Who are the gifted and talented?
"Gifted and talented children" means those children identified as having demonstrated potential abilities of high performance capability and needing differentiated or accelerated education or services. For the purpose of this definition, "demonstrated abilities of high performance capability" means those identified students who score in the top three percent (3%) on any national standardized test of intellectual ability. Said definition may also include students who excel in one or more of the following areas:
· Creative Thinking Ability
· Leadership Ability
· Visual/Performing Arts Ability· Specific Academic AbilityGifted programs provide a differentiated, enriched academic environment for students with advanced learning abilities.Gifted students have special needs and abilities. Gifted programs will provide identified students with opportunities beyond the regular curriculum to broaden their knowledge, skills, and experiences. Emphasis will be on developing, independent, self-directed learners by encouraging and supporting in-depth learning and divergent and creative thinking. Gifted students will be expected to and will be given opportunities to perform well beyond what would be expected of a child of similar age and experience.
Children who are academically talented have unique abilities, which can create challenges for them in a regular classroom. They tend to learn at a more rapid pace, and possess a depth of thinking which may cause them to be “out of sync” with their peers.
The purpose of our district’s Gifted and Talented programs is to identify students who exhibit characteristics of high general intellectual ability and to meet their special learning needs.
Research has shown that gifted students possess similar general characteristics and that along with these characteristics are specific learning needs. General intellectual ability giftedness is seen in students who show behaviors in three general clusters of characteristics; above average intellectual ability, task commitment, and creativity (Renzulli).
The regular curriculum is differentiated by modifying content, process, product, and environment; by meeting advanced skills' needs,especially in the area of research, and by nurturing the abstract thinking abilities of these students. A combination of the strategies of differentiation, enrichment and acceleration is used in designing appropriate programs.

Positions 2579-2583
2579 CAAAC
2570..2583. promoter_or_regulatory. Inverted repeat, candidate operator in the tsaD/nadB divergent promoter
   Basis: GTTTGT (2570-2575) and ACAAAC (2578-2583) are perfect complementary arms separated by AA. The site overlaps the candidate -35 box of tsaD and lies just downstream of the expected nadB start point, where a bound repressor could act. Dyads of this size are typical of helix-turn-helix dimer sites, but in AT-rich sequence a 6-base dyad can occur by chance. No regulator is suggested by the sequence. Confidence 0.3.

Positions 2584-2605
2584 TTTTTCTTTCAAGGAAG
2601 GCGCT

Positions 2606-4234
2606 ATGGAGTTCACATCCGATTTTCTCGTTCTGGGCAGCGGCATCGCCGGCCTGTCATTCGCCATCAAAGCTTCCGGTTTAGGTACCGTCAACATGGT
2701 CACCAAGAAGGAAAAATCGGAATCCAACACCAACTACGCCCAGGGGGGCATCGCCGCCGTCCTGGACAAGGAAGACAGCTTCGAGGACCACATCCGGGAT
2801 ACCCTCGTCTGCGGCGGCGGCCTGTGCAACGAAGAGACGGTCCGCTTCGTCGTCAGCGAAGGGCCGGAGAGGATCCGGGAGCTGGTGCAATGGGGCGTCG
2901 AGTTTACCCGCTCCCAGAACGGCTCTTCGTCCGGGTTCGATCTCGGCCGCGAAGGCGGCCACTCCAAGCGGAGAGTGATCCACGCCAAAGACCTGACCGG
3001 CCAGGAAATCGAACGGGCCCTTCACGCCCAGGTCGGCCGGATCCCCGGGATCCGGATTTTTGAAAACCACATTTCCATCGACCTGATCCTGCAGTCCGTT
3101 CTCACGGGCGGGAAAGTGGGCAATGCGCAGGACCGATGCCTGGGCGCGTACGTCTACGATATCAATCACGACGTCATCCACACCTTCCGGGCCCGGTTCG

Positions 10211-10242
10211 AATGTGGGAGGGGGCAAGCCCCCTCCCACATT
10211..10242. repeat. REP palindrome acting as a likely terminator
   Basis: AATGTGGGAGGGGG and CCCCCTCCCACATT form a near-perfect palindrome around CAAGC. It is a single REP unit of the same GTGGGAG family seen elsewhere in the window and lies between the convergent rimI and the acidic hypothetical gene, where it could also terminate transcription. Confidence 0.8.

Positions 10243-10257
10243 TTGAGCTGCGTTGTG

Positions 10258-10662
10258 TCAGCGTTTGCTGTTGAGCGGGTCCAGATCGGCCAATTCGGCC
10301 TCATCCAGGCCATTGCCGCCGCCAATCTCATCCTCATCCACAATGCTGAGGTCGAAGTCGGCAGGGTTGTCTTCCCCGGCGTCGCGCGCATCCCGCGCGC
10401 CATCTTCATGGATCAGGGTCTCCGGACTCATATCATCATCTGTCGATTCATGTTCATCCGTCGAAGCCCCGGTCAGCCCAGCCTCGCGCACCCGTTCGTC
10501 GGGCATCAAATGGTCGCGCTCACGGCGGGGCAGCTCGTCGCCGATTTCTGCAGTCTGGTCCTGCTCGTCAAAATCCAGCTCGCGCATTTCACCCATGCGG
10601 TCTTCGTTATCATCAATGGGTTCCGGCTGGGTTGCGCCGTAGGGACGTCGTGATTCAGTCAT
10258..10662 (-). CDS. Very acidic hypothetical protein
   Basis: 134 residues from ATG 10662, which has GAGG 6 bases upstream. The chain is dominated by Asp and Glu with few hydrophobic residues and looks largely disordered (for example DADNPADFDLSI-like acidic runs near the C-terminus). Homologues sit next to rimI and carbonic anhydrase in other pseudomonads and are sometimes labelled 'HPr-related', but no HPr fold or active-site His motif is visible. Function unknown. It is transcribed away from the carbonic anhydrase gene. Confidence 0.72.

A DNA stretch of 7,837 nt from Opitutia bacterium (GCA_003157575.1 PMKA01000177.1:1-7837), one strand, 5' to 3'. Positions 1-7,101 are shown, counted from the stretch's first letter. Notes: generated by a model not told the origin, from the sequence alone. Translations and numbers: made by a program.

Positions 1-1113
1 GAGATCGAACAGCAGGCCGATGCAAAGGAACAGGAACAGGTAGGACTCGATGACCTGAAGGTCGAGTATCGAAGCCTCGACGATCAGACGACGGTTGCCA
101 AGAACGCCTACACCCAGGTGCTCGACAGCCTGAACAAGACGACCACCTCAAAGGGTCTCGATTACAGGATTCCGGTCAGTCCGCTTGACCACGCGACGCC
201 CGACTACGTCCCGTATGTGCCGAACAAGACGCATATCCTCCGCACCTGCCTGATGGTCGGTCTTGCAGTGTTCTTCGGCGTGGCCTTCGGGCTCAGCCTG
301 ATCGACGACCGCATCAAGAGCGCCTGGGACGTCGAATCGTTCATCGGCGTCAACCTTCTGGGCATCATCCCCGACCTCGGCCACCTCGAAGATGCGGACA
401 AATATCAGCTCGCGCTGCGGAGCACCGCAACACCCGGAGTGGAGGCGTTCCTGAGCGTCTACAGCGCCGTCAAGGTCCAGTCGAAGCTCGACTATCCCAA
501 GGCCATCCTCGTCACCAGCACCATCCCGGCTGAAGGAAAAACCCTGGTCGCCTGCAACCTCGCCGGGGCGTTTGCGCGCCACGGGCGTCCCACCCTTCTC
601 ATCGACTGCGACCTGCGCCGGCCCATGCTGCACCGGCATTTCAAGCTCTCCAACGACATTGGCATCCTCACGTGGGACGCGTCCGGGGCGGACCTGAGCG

Helping students learn and grow is a goal of every school. Implicit in that goal is an understanding of how to work with special populations of children. Gifted and talented education encompasses the expertise needed to properly identify and serve not only the students who demonstrate high achievement, but also those who have the ability to achieve at high levels. GATE students’ needs can be met by providing a differentiated,enriched academic environment for students with advanced learning abilities that uses instructional methods to develop thinking processes that enhance independent study and personal effectiveness.
In the Corona-Norco Unified School district we offer two different programs to meet the needs of our GATE students. We have two schools in the district which provide a magnet program while the rest of the schools offer cluster classes.
Barton Elementary, Garretson Elementary and Norco Elementary offer a GATE Magnet Program. Third through six grade classes are self-contained with GATE students.
All other elementary Schools offer GATE identified students clustered classes or clustered interventions. Students are offered differentiated instruction to meet their identified needs.
For students in 7th through 12th grade, the following programs are available at special school sites:
Intermediate / Middle Schools
· Honors Classes
An Honors class is a class composed of a cluster of GATE students with other students who excel in that given subject. Honors classes are available for Math, Science,Social Studies and Language Arts. These classes are available on specific tracks/teams.
· Middle Years Program/International Baccalaureate Program
The MYP/IB is a program that provides a framework of academic challenge and life skills for students in the middle schools. The Middle Years Program consists of academically rigorous classes, foreign language, and community service. This program is available at Corona Fundamental Intermediate School and Raney.